The hometown fans were on their feet and the Capitals took this lead into intermission. Once play resumed in the second period things picked up right where they had left off in the first, with the Capitals carrying the play and taking it to Hrudey. But the Islanders managed to tie the game at the halfway point on a quick shot from Patrick Flatley that fooled Bob Mason, as he was only able to get a piece of it.
However, even with the game now tied this did nothing to hold back the onslaught from the Capitals. They continued to carry the play and forced Hrudey to come up big on numerous occasions to keep the Islanders in the game. One of his best saves of the game occurred soon after the score was tied.
But with time winding down in the second period, Grant Martin single-handedly put the Capitals back on top with a display of pure determination, forcefully checking Randy Boyd off the puck behind the net before quickly carrying it out front and snapping it past Hrudey.
Once again the fans were on their feet and the Capitals took the lead into intermission. They outshot the Islanders 25 to 10 through 40 minutes, but the game would be more evenly contested in the third. Up by a goal with only a period left to play, the Capitals would now try to hold on with their usual brand of stifling defensive play. This plan would backfire though, as decreasing the intensity of their attack actually resulted in more opportunities for the Islanders and Mason was forced to make some timely saves to preserve the lead.
However, with just under 6 minutes to go in the game, Trottier took a pass heading into the Capitals zone and flicked a quick backhander towards Mason. The legend of the busted equipment was born.
Originally it was thought that a strap had broken on one of Mason’s pads, but Mason himself maintains a story to this day that a rivet broke on his right skate at just this moment, leading to his ankle giving way and being unable to adjust to make the necessary save. Nevertheless, it was simple shot that should have been stopped at this crucial point in the game. Maybe the story is true or maybe it’s simply a way for Mason to cope with the tragedy of it all. Either way, the game was now tied with just over 5 minutes remaining in regulation time. The remainder of the third period was as hectic as one could possibly imagine, but in actuality it was merely a taste of things to come.
60 minutes had come and gone with sudden death overtime finally at hand. Up to this point the referees had largely let the players decide the outcome of the game, only awarding three power play opportunities in total, two to Washington and one to New York. Neither resulted in a goal and the referees clearly did not want to negatively influence the outcome as the majority of calls resulted in a player from each side going off. But now, heading into sudden death, the men in stripes weren’t going to call anything unless it resulted in the near death experience of a player. The whistles were put away.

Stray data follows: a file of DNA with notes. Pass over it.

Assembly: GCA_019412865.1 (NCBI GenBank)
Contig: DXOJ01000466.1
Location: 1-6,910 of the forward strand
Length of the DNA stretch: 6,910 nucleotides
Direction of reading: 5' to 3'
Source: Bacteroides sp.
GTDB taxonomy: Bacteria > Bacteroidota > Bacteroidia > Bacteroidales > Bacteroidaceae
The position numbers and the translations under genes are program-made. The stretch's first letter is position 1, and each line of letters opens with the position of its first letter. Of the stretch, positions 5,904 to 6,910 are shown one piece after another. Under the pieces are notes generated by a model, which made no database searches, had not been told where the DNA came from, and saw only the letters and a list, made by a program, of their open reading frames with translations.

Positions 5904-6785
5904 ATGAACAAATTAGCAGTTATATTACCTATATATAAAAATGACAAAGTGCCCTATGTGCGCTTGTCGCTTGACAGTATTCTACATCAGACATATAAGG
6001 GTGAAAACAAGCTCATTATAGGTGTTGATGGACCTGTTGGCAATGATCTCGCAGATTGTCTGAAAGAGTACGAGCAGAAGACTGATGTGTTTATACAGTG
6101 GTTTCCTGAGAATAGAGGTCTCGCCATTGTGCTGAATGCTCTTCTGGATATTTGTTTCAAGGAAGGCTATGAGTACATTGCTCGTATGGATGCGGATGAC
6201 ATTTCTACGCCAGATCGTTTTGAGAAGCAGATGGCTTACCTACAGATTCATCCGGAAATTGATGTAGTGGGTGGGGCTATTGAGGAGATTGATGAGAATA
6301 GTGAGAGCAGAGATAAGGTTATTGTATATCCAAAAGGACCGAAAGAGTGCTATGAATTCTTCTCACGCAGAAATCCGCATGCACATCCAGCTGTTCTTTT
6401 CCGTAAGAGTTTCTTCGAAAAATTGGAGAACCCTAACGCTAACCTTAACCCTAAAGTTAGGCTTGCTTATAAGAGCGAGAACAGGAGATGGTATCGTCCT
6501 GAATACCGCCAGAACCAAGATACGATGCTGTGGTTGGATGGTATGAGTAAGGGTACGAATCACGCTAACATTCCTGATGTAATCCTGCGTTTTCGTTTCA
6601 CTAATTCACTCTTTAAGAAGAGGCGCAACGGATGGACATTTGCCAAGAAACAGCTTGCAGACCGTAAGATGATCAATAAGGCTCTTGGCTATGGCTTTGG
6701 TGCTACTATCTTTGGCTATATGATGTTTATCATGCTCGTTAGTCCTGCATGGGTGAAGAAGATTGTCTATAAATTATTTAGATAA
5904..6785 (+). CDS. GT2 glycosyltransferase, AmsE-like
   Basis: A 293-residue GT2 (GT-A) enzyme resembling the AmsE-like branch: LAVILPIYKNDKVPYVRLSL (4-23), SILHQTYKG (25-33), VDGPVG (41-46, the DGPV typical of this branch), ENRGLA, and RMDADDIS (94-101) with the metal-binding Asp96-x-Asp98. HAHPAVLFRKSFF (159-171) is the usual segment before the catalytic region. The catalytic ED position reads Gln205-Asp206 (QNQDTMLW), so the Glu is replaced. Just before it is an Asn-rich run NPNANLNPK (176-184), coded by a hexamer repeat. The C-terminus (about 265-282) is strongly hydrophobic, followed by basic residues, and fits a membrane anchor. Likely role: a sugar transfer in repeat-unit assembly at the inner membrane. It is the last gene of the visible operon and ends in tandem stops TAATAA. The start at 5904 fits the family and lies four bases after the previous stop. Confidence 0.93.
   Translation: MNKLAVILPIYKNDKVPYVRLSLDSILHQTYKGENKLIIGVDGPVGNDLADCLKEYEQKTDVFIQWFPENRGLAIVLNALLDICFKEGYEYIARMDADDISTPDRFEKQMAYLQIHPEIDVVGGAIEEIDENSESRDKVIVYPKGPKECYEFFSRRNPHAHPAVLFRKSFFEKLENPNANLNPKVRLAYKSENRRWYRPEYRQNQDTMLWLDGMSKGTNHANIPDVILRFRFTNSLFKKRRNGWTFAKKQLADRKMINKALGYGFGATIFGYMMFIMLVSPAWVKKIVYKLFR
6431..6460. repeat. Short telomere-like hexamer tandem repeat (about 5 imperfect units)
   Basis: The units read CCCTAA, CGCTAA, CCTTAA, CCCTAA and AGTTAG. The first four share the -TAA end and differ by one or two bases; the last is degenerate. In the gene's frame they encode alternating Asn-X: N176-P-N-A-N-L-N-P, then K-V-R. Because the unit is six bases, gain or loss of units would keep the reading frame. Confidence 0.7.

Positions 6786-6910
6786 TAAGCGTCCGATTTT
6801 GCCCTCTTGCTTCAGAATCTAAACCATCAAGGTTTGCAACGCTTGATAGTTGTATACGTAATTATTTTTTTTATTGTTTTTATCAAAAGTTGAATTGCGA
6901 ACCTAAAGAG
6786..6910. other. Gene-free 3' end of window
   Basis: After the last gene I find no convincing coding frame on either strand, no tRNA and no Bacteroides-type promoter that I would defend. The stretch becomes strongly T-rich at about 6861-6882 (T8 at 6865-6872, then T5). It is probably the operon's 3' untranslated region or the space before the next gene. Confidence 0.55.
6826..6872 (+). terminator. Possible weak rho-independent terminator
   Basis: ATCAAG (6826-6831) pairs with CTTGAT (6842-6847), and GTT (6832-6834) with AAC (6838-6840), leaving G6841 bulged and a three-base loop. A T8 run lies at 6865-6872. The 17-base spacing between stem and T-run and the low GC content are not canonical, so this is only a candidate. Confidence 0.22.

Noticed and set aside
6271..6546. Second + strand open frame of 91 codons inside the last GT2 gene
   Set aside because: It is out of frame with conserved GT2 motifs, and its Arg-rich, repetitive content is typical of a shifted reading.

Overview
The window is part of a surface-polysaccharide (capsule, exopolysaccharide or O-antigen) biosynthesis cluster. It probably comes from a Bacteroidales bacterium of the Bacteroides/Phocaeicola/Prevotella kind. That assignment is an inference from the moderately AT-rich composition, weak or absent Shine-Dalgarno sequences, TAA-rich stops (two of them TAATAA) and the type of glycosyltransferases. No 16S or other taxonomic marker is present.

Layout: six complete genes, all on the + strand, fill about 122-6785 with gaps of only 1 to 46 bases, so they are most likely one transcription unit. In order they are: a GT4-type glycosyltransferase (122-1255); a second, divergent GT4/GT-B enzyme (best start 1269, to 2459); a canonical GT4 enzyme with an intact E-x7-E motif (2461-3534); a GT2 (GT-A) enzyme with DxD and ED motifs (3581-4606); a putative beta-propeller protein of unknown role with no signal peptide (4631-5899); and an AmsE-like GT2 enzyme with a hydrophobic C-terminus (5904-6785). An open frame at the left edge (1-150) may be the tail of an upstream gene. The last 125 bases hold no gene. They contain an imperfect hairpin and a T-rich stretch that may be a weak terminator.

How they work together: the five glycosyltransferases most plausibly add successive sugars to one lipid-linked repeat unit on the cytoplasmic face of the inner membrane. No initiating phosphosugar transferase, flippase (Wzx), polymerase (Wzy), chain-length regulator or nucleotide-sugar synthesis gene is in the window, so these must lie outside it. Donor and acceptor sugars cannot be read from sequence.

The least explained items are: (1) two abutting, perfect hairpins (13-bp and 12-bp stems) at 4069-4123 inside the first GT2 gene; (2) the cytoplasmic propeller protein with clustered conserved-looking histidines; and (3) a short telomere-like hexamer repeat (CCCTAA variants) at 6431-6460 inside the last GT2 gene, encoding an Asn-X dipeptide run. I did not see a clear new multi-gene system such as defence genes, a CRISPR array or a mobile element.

As for the players, they had battled hard for 60 minutes already and yet the war had only just begun. When the first overtime period finally got underway the action picked up right where it had left off in the third, only better. There was no quit in the players and they all had an extra step to their game. It was as if the game had started over and everyone was refreshed and ready. The action was faster, the scoring chances were better, and the play was uninhibited.
This jolt of energy made quick work for both goaltenders. While the Islanders had been badly outshot during regulation, overtime was a new game and both goalies faced a largely equal onslaught. For every great save that Hrudey made, Mason was equal to the task. One of Mason’s best saves came during the first overtime frame, when Bob Bassen was left wide open in front.
The first overtime period was filled with back-and-forth action such as this, capped off with more timely saves and near misses. The Capitals even rang one off the goal post with a minute to go in the period, but that was as close as either team would get for now.
When play resumed in the second overtime it was once again back to the frantic, fast-paced play we had seen before, only this time with the Capitals having somehow mustered up the will to take it a step further. Maybe they had come to the realization it was now or never. They became relentless, attacking with more force and physically taking it to the Islanders once again. This resulted in more skirmishes, which the referees tried their best to dissipate with offsetting minors. But no player would dare take it too far, as they wouldn’t risk putting their team down a man now.
Despite Washington’s inspired play in the second overtime, it would be the Islanders who would come closest to ending it, hitting a post of their own. But if not for Hrudey they certainly never would have pushed it to a third overtime.